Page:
Despite the identification and extensive characterization of the signaling pathways initiated by receptor triggering, and the central importance calcium plays in these events, the automated real-time quantification of calcium dynamics is generally not straightforward. Calcium responses are rapid and usually transient, follow many different pathways, and can vary significantly from cell to cell. Such dynamic and variable responses place considerable demands on the quantitative analysis of stimulus-elicited changes in cytoplasmic Ca2+ levels. While various automated analysis methods have been proposed to quantify Ca2+ levels or to resolve strongly localized Ca2+ sparks or spikes in e.g. the cytoplasm of cardiac muscle cells or neurons7,8,9,10,11,12, similar approaches have not yet been applied to study IP3-mediated Ca2+ responses triggered by cell surface receptors expressed by non-excitable cells, such as leukocytes. Here, Ca2+ “responses” are defined as global intracellular Ca2+ level increases that are transient on the sub-second to second time scale. Preferably, it needs to be possible to allow different routes of stimulation (e.g. via functionalized surfaces, cell-cell contact or controlled addition of small molecules) and to detect and distinguish calcium responses by individual cells within cell populations, at several micrometer spatial resolution and sub-second temporal resolution non-invasively. Common live-cell approaches rely on the use of fluorescence reporters that change emission properties upon Ca2+ binding13,14. Typically, quantitation of Ca2+ responses involves observing a small number of cells (<100) under a microscope, or in a flow cytometer or micro-plate reader. These approaches are limited in scope and struggle especially to quantitate individual cell behavior within large ensembles of cells. Additional issues that often arise include the detection sensitivity and/or sampling noise4,15. Recently, quantification of global Ca2+ responses of individual cells within an ensemble has been achieved by using fluorescence microscopy with single-cell resolution in combination with different software packages16,17. However, automation has yet to be fully incorporated into these analyses, and instead time-consuming, user-dependent, manual procedures had to be used, supported occasionally by commercial software packages of limited capability such as Microsoft Excel13. To overcome these limitations and to facilitate the automated quantification of global intracellular Ca2+ responses we developed a bespoke MATLAB-based software for Calcium Quantification (CalQuo). CalQuo allows automated, real-time determination of global calcium responses in hundreds of individual cells simultaneously, using conventional fluorescence microscopes, in this case a spinning-disk confocal scanning microscope.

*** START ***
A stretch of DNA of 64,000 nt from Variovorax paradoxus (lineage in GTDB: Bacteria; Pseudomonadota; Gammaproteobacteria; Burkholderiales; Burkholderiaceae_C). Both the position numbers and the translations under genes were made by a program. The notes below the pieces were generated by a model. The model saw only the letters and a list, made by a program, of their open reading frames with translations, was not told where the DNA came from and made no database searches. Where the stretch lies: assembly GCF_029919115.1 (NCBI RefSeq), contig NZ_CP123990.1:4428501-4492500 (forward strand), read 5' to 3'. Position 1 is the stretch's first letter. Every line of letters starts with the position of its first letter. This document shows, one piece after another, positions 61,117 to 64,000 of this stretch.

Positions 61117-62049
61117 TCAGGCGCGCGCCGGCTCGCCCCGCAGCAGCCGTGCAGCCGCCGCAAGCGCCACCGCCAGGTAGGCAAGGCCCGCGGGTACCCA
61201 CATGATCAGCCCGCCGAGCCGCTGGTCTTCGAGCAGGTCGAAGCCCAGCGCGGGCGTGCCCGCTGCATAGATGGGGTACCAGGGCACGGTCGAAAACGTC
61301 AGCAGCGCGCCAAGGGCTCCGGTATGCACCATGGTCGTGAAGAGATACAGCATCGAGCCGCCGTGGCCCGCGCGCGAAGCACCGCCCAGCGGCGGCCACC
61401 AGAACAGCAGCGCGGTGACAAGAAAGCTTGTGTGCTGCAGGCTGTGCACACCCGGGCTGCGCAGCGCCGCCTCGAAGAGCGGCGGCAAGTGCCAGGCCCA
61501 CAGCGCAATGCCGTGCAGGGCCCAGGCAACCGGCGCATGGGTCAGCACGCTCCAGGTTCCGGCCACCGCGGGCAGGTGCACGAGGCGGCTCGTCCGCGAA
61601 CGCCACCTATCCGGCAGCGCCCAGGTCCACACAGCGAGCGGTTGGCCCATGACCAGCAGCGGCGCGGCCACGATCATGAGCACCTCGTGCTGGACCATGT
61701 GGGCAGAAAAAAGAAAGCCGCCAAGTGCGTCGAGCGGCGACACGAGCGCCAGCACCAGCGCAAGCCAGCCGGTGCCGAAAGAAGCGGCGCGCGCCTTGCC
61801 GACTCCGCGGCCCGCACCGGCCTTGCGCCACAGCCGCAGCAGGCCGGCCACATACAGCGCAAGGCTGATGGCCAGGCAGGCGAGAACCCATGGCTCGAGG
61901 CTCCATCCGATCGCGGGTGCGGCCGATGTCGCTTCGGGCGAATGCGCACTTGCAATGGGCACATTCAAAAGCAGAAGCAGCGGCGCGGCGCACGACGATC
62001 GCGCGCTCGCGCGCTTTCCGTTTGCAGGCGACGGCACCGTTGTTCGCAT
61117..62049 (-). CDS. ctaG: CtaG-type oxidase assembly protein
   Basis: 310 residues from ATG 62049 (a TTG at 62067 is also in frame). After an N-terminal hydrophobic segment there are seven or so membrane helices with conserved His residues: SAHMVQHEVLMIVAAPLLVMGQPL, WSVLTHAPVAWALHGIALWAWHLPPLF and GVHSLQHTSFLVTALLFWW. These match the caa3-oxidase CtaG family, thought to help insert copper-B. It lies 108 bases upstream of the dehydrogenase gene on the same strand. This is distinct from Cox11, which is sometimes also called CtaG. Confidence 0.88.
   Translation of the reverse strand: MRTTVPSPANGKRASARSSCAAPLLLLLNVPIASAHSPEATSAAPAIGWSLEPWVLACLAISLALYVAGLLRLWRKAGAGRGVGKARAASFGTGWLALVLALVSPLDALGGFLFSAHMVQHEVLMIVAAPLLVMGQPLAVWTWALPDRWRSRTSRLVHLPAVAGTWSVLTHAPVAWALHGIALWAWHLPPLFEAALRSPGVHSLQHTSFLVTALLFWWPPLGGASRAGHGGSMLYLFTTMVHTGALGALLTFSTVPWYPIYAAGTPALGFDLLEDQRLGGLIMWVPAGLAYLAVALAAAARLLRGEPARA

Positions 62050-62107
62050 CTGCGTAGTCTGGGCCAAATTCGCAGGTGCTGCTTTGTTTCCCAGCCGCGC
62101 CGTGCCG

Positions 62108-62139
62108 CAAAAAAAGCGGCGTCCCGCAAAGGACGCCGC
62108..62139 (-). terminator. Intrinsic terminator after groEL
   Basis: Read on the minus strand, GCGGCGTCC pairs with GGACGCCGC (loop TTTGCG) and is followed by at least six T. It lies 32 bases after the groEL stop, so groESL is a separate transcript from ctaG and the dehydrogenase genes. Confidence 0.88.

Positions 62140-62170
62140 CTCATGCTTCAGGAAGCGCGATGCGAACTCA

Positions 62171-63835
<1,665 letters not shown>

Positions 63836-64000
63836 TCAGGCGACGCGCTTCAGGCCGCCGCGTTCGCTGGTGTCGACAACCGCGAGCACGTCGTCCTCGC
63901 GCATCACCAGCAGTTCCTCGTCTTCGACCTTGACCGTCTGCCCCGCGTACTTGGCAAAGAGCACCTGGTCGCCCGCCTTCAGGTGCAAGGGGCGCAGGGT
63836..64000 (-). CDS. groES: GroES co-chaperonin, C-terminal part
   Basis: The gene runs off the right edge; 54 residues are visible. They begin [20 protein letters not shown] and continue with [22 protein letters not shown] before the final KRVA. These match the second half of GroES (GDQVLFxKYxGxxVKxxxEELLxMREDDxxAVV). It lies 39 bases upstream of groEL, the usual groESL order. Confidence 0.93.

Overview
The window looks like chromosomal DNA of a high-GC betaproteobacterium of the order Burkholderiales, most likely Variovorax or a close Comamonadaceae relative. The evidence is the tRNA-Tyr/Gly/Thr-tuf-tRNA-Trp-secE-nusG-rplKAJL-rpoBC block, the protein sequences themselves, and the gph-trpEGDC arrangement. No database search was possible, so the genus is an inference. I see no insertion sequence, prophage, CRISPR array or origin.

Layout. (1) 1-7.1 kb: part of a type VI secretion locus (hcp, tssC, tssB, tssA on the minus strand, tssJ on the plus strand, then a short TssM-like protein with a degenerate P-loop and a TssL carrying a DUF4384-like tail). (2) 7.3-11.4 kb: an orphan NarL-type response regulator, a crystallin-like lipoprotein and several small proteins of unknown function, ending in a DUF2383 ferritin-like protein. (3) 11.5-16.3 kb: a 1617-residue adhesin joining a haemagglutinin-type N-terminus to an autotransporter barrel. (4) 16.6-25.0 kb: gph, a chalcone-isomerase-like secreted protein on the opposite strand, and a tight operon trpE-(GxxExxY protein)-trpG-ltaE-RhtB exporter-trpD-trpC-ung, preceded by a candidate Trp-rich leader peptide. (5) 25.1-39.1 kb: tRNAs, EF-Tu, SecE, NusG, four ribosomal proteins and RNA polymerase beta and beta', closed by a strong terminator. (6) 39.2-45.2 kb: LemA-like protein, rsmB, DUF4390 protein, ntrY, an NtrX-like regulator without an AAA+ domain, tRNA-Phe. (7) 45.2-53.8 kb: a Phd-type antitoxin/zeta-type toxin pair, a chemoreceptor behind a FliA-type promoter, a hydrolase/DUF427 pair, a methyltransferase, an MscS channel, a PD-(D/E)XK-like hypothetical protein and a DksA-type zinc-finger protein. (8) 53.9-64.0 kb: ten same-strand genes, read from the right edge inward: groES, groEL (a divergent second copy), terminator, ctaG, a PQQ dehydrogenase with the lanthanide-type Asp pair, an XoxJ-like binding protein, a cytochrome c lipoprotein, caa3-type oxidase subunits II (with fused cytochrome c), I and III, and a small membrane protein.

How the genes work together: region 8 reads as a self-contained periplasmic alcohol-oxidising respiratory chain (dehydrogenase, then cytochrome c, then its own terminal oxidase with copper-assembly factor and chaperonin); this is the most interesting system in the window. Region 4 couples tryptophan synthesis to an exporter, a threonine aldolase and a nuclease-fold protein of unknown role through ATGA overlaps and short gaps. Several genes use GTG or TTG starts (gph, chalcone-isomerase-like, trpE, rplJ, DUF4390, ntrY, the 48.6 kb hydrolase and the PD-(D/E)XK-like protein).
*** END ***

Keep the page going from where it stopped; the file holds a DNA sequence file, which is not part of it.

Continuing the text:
We exemplified our approach by examining the calcium responses of T-cells settling on functionalized microscope cover glass. The release of intracellular Ca2+ is one of the earliest steps in T-cell activation and a well-established maker for early T-cell receptor (TCR) triggering13,14. Because early T-cell activation events modulate the course of the adaptive immune response, the quantification of cytoplasmic Ca2+ has been an important tool in the study of these processes13. We measured changes in cytoplasmic Ca2+ concentration using the fluorescein-based tetracarboxylate chelator Fluo-4, a Ca2+ fluorescent reporter, which upon binding to divalent cations increases its fluorescence emission, in the case of calcium, up to 100 fold18,19. We graphically visualize the Fluo-4 calcium transients corresponding to the calcium responses by monitoring the fluorescence intensity profiles of individual T-cells. Equipped with a low 10 x magnification and high numerical-aperture (NA = 0.45) objective and a 50 μm sized pinhole, the spinning disc microscope allows high-speed imaging of a large field of view (900 × 900 μm2) with hundreds of cells at single-cell spatial resolution simultaneously. In the present experiments the focal plane was placed at the glass surface and we recorded 870 images at a frame rate of 2 Hz (Supplementary Materials). In addition to image acquisition speed, the spinning disk microscope has the advantage of minimizing detection of out-of-focus fluorescence signals, allowing cells at and above the glass surface to be distinguished.